The aim of this study was to examine risk factors that predict persistent healthcare frequent attendance among a frequent attender (FA) population.
Prospective cohort study without intervention.
Primary healthcare centre in Tampere, Finland.
A total of 85 primary healthcare working-age patients participated in the study. All participants were FAs in the first study year.
We identified two groups of patients: temporary FAs and persistent FAs. A patient was considered as a persistent FA if he or she visited the health centre at least eight times a year for at least three out of four follow-up years. Some 59 different variables were examined as potential risk factors for persistent FA. P-course, a web-based Naïve Bayesian classification tool, was used for the modelling of the data.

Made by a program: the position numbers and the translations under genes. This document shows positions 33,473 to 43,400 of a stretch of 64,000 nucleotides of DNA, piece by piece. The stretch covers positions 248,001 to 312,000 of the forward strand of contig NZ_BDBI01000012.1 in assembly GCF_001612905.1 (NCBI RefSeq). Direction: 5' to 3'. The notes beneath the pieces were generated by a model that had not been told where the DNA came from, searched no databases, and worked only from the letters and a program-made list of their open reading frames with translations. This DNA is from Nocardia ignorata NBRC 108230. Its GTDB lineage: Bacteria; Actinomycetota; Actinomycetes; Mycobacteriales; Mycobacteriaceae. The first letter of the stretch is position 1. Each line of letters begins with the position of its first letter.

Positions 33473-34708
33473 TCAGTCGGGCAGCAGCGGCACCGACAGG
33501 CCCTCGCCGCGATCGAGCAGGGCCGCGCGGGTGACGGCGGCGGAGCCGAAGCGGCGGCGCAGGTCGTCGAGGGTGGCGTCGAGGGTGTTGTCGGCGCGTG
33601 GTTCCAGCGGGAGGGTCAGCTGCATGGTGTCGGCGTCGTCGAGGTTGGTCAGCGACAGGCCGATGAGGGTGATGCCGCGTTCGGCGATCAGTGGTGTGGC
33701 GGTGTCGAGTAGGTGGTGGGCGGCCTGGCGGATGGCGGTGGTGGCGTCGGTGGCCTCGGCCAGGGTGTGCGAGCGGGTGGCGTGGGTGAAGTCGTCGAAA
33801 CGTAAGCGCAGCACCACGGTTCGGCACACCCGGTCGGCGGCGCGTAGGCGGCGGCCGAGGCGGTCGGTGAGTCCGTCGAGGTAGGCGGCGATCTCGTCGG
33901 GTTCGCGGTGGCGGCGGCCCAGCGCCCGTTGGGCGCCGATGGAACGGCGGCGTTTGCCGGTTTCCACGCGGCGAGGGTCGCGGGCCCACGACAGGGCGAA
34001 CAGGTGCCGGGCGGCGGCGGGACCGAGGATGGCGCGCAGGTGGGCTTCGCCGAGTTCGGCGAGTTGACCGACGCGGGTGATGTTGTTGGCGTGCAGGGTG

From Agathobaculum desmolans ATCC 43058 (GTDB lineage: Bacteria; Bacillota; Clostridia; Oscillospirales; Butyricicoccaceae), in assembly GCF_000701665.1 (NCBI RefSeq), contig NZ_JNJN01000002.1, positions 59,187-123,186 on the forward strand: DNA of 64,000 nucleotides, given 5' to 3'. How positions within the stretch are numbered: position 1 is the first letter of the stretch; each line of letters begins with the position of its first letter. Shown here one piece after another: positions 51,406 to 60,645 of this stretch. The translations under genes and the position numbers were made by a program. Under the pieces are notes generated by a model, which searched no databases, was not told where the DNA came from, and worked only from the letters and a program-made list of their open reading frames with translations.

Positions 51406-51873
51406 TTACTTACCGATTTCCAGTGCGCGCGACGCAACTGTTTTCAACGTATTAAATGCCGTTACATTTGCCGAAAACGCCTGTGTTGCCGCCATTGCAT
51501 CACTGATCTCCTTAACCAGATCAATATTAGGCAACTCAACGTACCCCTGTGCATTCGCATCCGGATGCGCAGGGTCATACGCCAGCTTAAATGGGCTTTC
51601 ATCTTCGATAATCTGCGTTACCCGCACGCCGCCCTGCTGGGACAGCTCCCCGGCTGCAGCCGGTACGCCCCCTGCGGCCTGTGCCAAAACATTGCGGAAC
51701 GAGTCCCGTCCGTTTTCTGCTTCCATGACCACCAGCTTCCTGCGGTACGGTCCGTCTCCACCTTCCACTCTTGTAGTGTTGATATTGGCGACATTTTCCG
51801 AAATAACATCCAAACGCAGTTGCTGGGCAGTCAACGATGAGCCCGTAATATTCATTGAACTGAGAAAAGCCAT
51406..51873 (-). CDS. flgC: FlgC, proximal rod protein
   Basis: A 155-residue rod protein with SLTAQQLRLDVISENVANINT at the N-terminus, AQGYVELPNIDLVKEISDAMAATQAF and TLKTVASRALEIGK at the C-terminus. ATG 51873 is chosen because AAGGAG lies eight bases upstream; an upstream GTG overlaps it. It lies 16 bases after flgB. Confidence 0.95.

In our model, the most influential predictive risk factors for persistent frequent attendance in an FA population were female gender, body mass index above 30, former frequent attendance, fear of death, alcohol abstinence, low patient satisfaction, and irritable bowel syndrome. New observations were high body mass index, alcohol abstinence, irritable bowel syndrome, low patient satisfaction, and fear of death.
In FA analyses, distinction between temporary and persistent frequent attendance should be made. Our Bayesian model could be used for identifying persistent FAs in uncertain situations. The model can quite easily be further developed as a practical decision support tool for general practitioners. However, before its use in practice, the external validity of the model will need to be defined.